Once in a while we need to dream a little and think differently about how we use space so we thought this article might be helpful to that end! The huge benefit of designing and then building something that is unique to how you live and work is that the building supports the desired end (whatever that may be) so much better than “standard” designs would ever due. So dream big and let us help you build a path to your dream!
Taken from the April edition of Architectural Record magazine
Architecture need not always be serious. And nowhere is lightheartedness more fitting than in a vacation house. One such playful example is the Tower House—a 2,500-square-foot structure on a sloping, wooded site in Ulster County, New York, about 100 miles north of Manhattan. Designed by New York City–based Gluck+ as the mountain retreat for one of the firm’s principals, Thomas Gluck; his wife, Anne Langston; and their two children, the house resembles a cross between a Modernist skyscraper and a tree house. It is completely glass-clad and has three bedrooms and adjoining baths stacked one on top of the other to support a living and dining room cantilevered 30 feet from the ground. A switchback stair, with bright-yellow treads and risers, connects all four levels and leads to a rooftop deck. The goal, says Gluck, was to create an aerie within the trees and take advantage of views of nearby Catskill Park, a vast state forest preserve.
- Spandrel Glass: Oldcastle BuildingEnvelope
- Operable Windows: Arcadia
- Door Hardware: Omnia Industries
- Paints and Stains: Benjamin Moore
Completed last summer, the house is the most recent structure built on the 19-acre parcel purchased more than 40 years ago by Peter Gluck, Thomas’s father and firm founder and principal (the practice was known until recently as Peter Gluck and Partners). The site contains an almost 200-year-old farmhouse and two other buildings the office designed—a guesthouse completed in 1995 (RECORD, April 1996) and a study space built in 2003 for the senior Gluck’s wife, Carol, a Japan scholar.
The Tower House sits on a small plateau above the rest of the property and relies on a combination of wood platform construction and steel. Covering the armature is a skin that includes olive-green fritted glass, as part of a rainscreen cladding system, and insulated vision glass. This slick envelope simultaneously emphasizes the structure as a man-made object and acts as camouflage, reflecting the house’s environs and altering its appearance over the course of a day, with the passage of seasons, and in changing atmospheric conditions. “We were trying to make a building about the experience of being in the woods without having the materials be natural,” explains Thomas Gluck.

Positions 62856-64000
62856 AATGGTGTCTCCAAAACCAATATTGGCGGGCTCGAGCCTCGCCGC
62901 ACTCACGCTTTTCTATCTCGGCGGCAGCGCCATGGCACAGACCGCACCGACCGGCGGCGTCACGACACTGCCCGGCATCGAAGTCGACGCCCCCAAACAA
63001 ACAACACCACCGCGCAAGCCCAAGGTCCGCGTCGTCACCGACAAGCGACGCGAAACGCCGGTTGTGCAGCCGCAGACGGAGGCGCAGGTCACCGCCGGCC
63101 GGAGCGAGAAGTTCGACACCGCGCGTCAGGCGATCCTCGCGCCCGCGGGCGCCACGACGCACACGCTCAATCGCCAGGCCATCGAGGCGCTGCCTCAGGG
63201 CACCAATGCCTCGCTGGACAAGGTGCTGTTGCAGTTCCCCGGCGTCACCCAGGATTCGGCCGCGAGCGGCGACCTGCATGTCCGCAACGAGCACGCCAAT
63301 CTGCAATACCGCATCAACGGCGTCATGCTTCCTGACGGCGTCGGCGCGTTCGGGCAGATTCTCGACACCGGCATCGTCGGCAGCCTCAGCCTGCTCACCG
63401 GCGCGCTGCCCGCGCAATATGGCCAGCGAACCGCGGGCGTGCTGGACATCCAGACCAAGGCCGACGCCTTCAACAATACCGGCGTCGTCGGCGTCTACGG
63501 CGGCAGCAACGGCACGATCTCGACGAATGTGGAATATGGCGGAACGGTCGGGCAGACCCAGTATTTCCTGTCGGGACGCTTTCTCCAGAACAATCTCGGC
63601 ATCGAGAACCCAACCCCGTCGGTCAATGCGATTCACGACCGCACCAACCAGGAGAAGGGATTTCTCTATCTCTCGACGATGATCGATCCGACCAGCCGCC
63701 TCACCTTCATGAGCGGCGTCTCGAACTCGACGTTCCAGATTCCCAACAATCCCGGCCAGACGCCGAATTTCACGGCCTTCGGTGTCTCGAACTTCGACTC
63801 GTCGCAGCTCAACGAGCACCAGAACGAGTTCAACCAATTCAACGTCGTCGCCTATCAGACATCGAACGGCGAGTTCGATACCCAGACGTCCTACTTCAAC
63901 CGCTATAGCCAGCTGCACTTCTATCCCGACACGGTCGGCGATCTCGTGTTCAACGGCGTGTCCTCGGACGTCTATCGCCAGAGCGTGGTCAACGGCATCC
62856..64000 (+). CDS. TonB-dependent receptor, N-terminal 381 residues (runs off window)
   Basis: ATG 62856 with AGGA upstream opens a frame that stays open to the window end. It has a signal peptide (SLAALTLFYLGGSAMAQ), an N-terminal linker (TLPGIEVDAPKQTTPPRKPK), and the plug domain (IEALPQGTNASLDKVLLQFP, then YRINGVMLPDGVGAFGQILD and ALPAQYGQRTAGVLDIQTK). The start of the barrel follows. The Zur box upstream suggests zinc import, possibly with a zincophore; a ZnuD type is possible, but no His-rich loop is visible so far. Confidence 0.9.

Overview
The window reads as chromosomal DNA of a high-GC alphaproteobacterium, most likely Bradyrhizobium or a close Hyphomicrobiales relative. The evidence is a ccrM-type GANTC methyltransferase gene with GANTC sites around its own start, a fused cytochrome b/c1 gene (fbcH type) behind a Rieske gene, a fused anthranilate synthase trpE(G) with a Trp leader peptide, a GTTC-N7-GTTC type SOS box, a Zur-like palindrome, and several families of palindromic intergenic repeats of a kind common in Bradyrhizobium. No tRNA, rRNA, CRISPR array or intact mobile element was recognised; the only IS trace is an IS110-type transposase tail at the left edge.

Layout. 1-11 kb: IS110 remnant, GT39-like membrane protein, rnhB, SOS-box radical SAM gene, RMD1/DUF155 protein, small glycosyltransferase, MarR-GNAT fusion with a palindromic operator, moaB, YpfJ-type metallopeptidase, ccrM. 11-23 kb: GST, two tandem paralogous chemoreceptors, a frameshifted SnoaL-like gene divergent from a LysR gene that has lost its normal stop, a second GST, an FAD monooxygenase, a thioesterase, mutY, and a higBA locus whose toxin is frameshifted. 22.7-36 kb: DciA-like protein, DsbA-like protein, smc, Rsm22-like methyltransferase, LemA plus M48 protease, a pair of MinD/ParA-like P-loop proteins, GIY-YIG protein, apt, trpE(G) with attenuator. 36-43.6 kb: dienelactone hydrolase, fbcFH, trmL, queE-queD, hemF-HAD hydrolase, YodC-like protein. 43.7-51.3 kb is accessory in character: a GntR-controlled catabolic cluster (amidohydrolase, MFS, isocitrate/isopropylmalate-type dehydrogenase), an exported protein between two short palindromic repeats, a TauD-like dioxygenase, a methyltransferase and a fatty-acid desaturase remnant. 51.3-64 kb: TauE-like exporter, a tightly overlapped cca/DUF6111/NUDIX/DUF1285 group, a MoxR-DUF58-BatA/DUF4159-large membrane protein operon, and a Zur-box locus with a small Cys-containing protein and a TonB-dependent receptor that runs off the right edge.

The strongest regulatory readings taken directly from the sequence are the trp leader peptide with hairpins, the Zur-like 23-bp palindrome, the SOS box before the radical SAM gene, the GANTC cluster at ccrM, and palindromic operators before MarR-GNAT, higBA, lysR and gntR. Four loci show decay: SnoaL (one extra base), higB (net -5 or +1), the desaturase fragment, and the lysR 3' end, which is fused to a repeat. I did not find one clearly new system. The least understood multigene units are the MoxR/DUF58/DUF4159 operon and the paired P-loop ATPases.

The philosophy extends to the interior, where the selection of colors and finishes amplifies the feeling of a Platonic, rather than rustic, nest among the branches, especially in the 20-foot-wide by 40-foot-long main living area, with its ribbons of north- and south-facing windows. Here the wood floors are painted white, as are the gypsum-board walls and ceilings. These planar surfaces enclose what Gluck describes as “a pure volume of space lifted in the air.”
A tower in the woods might seem highly impractical, but the family is accustomed to hiking up many flights of stairs several times each day at their city home—a five-story walkup apartment in Manhattan’s Harlem neighborhood. Nevertheless, they have planned for a time when climbing the Tower House steps will be too arduous: concealed behind the drywall at each stair landing is a framed opening that should make it easier to add an elevator. Gluck envisions it as a freestanding tower connected to the house with bridges.
Despite the effort involved in transporting groceries from the car to the kitchen, the house’s configuration offers operational benefits, particularly in regard to energy conservation. According to its designers, the building uses only about a third of the energy consumed by a typical house of the same size in a similar climate. It has no air-conditioning but remains comfortable throughout the summer except in extreme heat, says Gluck. Tolerable conditions are maintained by exploiting the stack effect: the sun heats the air in the south-facing stair enclosure, creating a pressure differential that draws outdoor air into the house through gill-like casement and awning windows and then vents it through a roof hatch. At night, when there is no sun to induce this phenomenon, a fan at the top of the stairs assists ventilation.
The most significant savings, however, are realized by making it unnecessary to heat the entire house during the winter periods when the building is unoccupied. To prevent water pipes from freezing, a highly insulated 14-foot-by-13-foot core encloses the baths and the kitchen and includes substantial pocket doors. Before leaving at the end of a winter weekend, the owners slide the doors closed, set the temperature for the core to 50 degrees, and turn off the heat everywhere else.
This kind of careful consideration of energy use demonstrates that the Tower House is more than a mere folly—plenty of substance lies behind its whimsical exterior.